3 Things People Hate About Cloud Computing
Cloud computing has been heralded as ‘the next big thing’ in the IT world. Although tons of people have been ever so eager to adopt this new concept, there are also those who don’t think positively about the Cloud.
Some people Hate Cloud Computing, but what are their principal concerns?
Heavy Internet Dependence
The premise on which cloud computing exists is that the Internet will always be important and trustworthy until the end of the world. It is true to say that there are many reasons to feel optimistic about this topic, yet one can never be too cautious as there can emerge a myriad of unpredicted issues. For instance, a government can pass a law that limits or blocks internet traffic, forcing people to obtain information from the prescribed content served to them on television, radio or in newspapers.
If a business is left without Internet connectivity to its cloud even for a brief period of time, for any reason whatsoever, consequences can be very detrimental. We are not talking about a simple online store going offline, but rather about a serious company that has all its intricate activities stored in a database on a Cloud. In case of lost connectivity, you will certainly want your servers to be physically close to you, rather than on the Cloud, in a galaxy far, far away.
Owing to its Internet dependence, cloud computing can never serve as a substitute for good old in-house servers. We all know that there are speed limits related to hardware and bandwidth when transferring data to and from the Cloud via the Internet, and using VPNs and SSL tunnels can slow the speed even further.
In order to try to remain competitive and improve the flexibility of their business practices, as much as 90 percent of companies are now considering the Cloud, yet picking the wrong system can result in high expenditure in the long run, especially when it comes to damages caused by data exposure. Recently, there have been reports that that cloud computing is causing an escalation in expenditures, increasing intricacy in backing up and storing data, and making storage services less efficient.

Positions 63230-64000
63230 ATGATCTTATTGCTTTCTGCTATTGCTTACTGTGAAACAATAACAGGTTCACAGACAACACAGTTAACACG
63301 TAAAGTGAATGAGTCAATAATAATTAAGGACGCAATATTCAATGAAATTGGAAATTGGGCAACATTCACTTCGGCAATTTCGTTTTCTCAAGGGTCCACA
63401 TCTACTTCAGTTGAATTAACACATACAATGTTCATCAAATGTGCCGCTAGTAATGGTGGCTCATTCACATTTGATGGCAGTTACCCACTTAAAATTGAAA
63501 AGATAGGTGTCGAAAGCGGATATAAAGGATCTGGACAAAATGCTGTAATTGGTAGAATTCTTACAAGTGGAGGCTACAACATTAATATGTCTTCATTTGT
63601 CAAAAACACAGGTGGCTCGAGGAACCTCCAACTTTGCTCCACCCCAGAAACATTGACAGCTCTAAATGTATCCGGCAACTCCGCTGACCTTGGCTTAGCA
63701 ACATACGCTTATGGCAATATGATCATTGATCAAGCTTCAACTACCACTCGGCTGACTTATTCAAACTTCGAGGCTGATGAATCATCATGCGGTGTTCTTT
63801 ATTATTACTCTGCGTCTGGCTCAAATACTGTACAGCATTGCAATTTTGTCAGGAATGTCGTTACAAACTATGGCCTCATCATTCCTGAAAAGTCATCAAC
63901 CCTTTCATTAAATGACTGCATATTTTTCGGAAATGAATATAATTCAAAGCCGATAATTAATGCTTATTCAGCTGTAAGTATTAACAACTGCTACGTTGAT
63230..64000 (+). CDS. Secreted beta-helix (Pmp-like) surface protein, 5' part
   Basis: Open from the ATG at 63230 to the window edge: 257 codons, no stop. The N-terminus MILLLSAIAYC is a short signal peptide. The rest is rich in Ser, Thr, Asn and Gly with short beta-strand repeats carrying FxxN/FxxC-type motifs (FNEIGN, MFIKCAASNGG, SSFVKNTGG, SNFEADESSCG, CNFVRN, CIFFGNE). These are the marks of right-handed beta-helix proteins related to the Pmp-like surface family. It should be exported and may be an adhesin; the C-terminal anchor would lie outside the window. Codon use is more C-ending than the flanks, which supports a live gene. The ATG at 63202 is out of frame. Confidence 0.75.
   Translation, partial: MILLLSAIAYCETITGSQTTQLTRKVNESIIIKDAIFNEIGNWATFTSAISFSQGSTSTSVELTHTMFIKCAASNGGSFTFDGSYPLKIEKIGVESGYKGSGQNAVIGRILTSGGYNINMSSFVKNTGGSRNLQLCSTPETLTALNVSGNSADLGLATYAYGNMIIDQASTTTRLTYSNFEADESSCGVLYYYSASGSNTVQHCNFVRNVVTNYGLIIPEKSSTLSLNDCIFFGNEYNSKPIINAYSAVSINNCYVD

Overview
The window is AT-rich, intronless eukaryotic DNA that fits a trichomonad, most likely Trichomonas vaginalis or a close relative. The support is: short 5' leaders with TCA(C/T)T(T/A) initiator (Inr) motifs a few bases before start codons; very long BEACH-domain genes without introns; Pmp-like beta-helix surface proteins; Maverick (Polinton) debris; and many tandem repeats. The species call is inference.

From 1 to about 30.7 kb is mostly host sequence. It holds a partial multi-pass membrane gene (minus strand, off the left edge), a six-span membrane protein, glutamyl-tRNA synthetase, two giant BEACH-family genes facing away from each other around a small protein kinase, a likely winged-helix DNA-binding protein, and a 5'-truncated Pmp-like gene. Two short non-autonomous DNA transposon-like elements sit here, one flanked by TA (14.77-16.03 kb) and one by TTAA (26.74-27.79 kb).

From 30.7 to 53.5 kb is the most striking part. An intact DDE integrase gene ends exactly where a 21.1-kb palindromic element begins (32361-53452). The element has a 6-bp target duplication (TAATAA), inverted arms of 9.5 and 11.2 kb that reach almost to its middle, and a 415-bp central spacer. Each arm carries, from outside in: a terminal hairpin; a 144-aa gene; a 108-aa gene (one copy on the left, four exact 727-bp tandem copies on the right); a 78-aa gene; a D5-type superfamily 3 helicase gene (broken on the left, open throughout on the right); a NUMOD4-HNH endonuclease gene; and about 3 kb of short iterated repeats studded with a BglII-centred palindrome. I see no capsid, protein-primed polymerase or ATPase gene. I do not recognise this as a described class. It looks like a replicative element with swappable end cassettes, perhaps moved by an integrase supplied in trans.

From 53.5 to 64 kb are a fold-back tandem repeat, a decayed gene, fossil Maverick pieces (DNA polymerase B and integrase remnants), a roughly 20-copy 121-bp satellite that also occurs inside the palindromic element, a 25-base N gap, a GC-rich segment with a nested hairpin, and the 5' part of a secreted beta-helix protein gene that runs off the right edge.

The core of the problem lies in the so-called "Rogue" cloud use, i.e. public cloud applications offered by certain business groups which are not managed by or integrated into a company's IT infrastructure. If these reports are something to go by, nearly 80 percent of companies have experienced the problem of increased cost due to the use of cloud technology. Owing to their size, enterprises seem to face this issue more often than SMBs.
The most common reason for using such cloud services is to "save time and money", but as a number of users have experienced the exposure of confidential information, businesses should bear in mind that these ventures would probably cost more time and money in the long run. In addition to this there are also website hacks, account takeovers, and stolen goods and services as a result of using cloud technology which businesses have no control over.
With regard to backing up and recovering data, the Cloud is also causing certain problems, as many companies say that they use multiple solutions to back up data, which consequently causes additional costs for training, inefficiency, and security risk. Numerous organizations claim they have lost cloud data, and even more have experienced failures when attempting to recover data. It comes as no surprise then that businesses are increasingly concerned with meeting compliance requirements in the Cloud, and many of them have already been fined for not meeting required standards.
Orientation Towards Western Markets
Cloud computing implies that the Internet is as omnipresent throughout the world as it is in the Western World, yet customers from countries where Internet connectivity is not so robust will usually be discouraged from opting for the Cloud. For example, IT power house India still has sporadic Internet connectivity, while the general speed of the Internet is still very poor. It is no wonder than that most Indian Internet users prefer the limited speeds of wireless mobile Internet which cell phone companies provide, rather than trust the cable infrastructure.
Additionally, a power outage affecting any intermediary can hinder access to the Cloud. Indian IT giants have learned the hard way not to trust state infrastructure, even for electricity, keeping their own backup power generation on site. Thus, adopting any trend that makes them more dependent on state infrastructure will require more than a leap of faith.